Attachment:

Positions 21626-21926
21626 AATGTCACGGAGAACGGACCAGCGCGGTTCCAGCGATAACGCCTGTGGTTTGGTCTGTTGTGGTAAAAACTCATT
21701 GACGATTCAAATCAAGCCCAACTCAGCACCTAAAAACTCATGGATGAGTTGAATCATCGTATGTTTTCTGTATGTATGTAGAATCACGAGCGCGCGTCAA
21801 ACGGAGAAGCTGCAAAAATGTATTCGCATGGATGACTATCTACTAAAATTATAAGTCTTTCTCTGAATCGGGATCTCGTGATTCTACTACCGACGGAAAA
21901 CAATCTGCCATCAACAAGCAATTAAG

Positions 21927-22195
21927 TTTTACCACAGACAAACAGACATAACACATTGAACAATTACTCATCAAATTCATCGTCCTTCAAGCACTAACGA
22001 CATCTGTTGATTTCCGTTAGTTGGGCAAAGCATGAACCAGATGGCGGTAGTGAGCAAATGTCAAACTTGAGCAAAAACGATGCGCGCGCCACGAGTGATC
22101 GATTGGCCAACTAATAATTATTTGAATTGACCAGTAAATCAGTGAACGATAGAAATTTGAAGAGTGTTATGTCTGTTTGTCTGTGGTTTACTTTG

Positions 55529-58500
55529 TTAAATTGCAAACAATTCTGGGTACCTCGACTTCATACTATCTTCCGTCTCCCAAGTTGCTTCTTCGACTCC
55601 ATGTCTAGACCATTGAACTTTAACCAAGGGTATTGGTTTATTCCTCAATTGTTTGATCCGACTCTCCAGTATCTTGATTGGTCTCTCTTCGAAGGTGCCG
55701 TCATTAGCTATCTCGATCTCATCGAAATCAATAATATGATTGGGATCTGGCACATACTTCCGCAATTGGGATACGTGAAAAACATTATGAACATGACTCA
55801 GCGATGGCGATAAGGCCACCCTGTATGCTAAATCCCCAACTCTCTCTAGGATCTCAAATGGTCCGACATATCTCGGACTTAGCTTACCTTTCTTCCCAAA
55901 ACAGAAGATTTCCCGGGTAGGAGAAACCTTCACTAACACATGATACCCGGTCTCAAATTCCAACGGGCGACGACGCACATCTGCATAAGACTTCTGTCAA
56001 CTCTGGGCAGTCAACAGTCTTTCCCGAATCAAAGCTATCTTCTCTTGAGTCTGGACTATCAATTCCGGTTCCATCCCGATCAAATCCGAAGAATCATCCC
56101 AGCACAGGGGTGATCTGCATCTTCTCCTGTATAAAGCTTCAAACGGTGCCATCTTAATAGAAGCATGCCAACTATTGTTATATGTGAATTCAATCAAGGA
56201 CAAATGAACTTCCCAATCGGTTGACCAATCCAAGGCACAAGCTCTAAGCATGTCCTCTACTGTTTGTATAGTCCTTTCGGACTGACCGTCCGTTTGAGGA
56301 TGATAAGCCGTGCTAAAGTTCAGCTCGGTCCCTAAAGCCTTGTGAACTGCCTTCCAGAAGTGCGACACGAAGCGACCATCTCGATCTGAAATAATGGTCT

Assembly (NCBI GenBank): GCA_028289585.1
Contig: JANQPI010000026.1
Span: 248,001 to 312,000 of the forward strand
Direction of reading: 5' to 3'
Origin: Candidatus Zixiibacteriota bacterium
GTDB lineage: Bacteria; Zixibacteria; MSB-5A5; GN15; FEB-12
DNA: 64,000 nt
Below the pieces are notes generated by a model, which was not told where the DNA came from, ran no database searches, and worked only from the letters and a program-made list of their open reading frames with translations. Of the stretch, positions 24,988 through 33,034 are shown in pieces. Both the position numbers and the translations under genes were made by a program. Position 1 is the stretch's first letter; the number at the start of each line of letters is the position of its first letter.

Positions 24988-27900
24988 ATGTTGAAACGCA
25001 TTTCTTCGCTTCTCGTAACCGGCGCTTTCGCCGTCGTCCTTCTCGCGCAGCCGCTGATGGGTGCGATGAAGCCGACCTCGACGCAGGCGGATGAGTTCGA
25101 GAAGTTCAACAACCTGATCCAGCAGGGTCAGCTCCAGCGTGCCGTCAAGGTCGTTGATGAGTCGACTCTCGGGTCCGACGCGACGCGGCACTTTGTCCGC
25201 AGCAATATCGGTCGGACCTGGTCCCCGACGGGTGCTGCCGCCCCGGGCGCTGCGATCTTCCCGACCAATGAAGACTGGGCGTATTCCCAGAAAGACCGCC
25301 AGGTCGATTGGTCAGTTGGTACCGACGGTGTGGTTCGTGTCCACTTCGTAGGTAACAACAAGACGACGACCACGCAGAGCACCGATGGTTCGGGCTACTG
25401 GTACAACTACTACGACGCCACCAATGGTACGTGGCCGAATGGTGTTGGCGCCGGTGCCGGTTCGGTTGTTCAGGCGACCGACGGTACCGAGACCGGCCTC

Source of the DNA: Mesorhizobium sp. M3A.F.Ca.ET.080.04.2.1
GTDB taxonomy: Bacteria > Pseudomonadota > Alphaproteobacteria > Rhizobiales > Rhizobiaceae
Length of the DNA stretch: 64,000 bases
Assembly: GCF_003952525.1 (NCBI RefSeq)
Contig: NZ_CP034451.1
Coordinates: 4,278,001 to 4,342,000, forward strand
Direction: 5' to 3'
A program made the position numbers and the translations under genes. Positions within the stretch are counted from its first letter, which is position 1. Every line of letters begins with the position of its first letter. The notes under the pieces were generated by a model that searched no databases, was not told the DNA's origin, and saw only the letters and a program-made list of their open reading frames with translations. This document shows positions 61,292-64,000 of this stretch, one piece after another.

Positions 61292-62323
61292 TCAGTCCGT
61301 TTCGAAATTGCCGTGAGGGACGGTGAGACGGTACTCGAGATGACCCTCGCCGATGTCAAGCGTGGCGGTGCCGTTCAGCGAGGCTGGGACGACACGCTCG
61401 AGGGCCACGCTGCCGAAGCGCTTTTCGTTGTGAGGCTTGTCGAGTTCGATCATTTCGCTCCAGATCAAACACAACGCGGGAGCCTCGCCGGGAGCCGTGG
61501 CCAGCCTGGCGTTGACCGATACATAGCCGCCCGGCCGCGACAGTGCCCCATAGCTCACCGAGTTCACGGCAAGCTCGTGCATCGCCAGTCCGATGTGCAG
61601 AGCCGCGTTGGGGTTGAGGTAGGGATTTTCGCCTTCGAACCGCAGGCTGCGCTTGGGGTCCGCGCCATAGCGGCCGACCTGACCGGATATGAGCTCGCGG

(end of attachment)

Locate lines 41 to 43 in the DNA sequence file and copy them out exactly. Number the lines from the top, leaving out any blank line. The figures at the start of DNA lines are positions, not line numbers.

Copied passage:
Direction: 5' to 3'
A program made the position numbers and the translations under genes. Positions within the stretch are counted from its first letter, which is position 1. Every line of letters begins with the position of its first letter. The notes under the pieces were generated by a model that searched no databases, was not told the DNA's origin, and saw only the letters and a program-made list of their open reading frames with translations. This document shows positions 61,292-64,000 of this stretch, one piece after another.

Positions 61292-62323